Sweeping stay-at-home orders to curb the spread of the novel coronavirus have consumers flooding grocery delivery apps to thumb through digital catalogs of supermarket goods – stocking their kitchens without ever leaving home.
To meet surging demand, the app companies are in hiring mode. Instacart CEO Apoorva Mehta announced the company is hiring 300,000 new workers to brave grocery stores across the nation on behalf of its customers.
“As more people look for immediate, flexible earnings opportunities during this time, we hope that Instacart can be an additional source of income,” Mehta said.
Shipt, another grocery delivery service, also said it’s hiring thousands of shoppers.
Instacart says it’s looking to bring on full-service shoppers, who will shop for the items in-store and then deliver them. Instacart does not provide a guaranteed hourly rate. Pay fluctuates per order and is largely reliant on tips, which workers keep 100%. Shoppers are independent contractors, aka gig workers.
The grocery-delivery app operates in approximately 5,500 North American cities, and the full-service gigs are available in all 50 states.
Instacart is one of several major companies currently hiring en masse. We tallied more than 747,000 service-industry job openings amid the coronavirus outbreak.
To qualify, applicants must be at least 18 years old and have:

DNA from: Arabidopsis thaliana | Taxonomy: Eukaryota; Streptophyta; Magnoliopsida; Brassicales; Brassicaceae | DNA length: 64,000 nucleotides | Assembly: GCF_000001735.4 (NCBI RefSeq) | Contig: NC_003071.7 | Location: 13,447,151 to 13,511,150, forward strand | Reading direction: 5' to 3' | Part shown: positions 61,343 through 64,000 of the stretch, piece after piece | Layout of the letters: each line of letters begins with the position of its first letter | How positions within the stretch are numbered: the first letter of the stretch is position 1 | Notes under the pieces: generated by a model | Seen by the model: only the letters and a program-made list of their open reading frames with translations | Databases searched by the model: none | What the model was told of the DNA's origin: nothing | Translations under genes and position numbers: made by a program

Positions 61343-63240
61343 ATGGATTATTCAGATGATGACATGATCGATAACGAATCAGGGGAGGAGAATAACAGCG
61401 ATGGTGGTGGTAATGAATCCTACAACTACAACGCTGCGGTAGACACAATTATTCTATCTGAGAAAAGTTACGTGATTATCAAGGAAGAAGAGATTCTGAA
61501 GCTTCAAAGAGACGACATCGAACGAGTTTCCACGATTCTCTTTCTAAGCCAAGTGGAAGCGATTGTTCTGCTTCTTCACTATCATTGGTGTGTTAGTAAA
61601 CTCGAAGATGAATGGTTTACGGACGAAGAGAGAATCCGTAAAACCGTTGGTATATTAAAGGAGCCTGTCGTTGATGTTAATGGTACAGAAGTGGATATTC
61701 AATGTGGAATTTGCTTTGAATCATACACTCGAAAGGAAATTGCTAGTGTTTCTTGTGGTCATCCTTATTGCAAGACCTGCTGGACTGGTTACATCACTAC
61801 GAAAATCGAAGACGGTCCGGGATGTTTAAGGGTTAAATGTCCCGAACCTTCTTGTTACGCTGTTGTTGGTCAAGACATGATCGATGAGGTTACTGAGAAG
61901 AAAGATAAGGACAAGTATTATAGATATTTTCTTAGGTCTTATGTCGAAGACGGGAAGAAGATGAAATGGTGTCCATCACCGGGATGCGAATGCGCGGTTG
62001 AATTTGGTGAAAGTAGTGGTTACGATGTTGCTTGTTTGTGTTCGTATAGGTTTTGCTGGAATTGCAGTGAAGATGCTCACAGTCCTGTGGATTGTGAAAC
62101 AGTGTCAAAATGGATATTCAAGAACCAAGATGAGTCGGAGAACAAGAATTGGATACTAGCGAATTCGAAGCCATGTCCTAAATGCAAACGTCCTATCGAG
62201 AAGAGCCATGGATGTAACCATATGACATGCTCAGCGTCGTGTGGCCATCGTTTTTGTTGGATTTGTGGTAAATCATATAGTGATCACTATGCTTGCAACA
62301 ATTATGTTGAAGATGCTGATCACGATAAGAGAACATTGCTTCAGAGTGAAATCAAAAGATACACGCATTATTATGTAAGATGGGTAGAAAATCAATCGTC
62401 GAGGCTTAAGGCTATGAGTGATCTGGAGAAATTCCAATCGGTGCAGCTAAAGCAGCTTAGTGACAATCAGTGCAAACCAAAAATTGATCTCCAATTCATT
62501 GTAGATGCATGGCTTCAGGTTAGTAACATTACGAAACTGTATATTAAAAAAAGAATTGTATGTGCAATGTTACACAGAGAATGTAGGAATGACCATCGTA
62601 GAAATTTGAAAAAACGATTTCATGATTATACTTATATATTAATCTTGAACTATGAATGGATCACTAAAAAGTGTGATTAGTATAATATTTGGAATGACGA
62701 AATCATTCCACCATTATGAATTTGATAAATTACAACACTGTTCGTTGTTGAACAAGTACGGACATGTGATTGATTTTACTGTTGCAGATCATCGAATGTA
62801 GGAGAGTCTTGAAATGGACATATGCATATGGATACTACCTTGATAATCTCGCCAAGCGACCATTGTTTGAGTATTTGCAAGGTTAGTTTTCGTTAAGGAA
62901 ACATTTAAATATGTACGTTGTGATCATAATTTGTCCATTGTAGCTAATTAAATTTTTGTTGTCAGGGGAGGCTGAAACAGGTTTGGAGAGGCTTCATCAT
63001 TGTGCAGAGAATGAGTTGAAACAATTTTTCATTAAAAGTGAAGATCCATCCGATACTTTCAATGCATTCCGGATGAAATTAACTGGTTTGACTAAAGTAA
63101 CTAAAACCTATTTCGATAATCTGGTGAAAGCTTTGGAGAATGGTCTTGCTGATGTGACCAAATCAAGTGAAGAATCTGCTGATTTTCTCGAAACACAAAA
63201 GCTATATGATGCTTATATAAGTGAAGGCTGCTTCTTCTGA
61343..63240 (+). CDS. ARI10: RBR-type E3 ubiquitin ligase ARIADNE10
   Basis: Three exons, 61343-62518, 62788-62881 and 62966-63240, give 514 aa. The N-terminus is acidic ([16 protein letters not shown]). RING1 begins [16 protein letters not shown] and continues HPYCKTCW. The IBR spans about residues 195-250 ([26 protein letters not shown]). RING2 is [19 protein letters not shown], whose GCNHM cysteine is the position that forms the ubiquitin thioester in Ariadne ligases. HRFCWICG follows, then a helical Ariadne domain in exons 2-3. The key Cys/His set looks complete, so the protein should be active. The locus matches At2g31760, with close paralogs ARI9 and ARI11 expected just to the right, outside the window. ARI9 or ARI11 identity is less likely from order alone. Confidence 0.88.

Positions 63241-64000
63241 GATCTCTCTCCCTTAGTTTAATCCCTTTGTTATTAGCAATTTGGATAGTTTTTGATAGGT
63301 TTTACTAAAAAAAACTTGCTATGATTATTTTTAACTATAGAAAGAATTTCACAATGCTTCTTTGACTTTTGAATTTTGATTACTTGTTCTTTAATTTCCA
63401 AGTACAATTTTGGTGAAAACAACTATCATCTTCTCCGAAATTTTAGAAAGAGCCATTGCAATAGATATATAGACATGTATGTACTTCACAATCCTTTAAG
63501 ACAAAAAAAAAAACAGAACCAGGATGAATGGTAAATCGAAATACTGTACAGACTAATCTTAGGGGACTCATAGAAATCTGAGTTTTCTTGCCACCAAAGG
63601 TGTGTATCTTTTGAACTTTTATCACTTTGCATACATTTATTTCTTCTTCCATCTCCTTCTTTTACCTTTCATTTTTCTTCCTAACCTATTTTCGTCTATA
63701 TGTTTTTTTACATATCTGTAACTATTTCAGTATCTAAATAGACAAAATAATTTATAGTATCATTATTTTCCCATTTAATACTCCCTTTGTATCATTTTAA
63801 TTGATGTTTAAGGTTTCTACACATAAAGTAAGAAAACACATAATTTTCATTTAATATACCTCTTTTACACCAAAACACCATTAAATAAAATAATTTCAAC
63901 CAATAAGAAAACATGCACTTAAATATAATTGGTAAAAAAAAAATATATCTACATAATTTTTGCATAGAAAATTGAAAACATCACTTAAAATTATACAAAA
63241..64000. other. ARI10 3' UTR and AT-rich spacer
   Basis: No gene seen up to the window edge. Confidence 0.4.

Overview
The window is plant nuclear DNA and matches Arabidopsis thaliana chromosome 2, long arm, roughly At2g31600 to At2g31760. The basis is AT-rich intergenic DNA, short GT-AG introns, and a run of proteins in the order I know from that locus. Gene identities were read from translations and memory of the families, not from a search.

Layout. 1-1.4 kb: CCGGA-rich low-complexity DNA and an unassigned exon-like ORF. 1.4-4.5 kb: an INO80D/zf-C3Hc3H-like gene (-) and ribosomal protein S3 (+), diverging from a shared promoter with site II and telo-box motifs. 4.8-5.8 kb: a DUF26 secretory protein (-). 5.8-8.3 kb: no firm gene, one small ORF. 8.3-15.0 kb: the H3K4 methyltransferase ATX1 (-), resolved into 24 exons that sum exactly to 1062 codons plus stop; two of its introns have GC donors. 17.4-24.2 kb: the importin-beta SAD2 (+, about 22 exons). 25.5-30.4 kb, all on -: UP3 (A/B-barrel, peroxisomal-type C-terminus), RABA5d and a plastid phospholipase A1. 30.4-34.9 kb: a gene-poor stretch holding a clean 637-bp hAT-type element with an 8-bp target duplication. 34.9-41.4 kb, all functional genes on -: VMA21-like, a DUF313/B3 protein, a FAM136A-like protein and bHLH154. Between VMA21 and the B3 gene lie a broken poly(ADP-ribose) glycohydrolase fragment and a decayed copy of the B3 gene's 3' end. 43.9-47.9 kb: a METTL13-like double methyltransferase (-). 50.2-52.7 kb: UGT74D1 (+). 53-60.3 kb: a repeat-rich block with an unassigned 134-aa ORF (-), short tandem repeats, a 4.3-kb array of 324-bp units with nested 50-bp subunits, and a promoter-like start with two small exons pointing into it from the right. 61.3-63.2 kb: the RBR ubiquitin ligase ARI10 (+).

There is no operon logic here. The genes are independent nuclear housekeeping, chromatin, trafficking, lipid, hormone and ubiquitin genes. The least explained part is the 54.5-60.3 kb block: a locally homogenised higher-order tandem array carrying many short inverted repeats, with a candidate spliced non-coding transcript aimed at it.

- Eligibility to work in the United States
- Consistent access to an insured vehicle
- A reliable smartphone (iPhone 5 or Android 4.4, or newer)
- The ability to lift 50 pounds
Applications can be accessed on Instacart’s website and on iOS and Android versions of the app.
The coronavirus outbreak prompted Instacart to announce temporary measures to protect its workforce. The company will provide 14 days of paid sick leave if an employee or independent contractor is diagnosed with COVID-19 by a medical professional and/or is instructed to self-isolate. The worker must have been employed for at least 30 days.
Instacart also said it will be supplying cleaning products to shoppers and recommends they adhere to certain health and safety guidelines. Customers have the option to request contactless deliveries through a new “Leave It At My Door” feature.
Delivery workers so far don’t have access to that feature.
Adam Hardy is a staff writer at Codetic. He covers the gig economy, entrepreneurship and unique ways to make money. Read his latest articles here, or say hi on Twitter @hardyjournalism.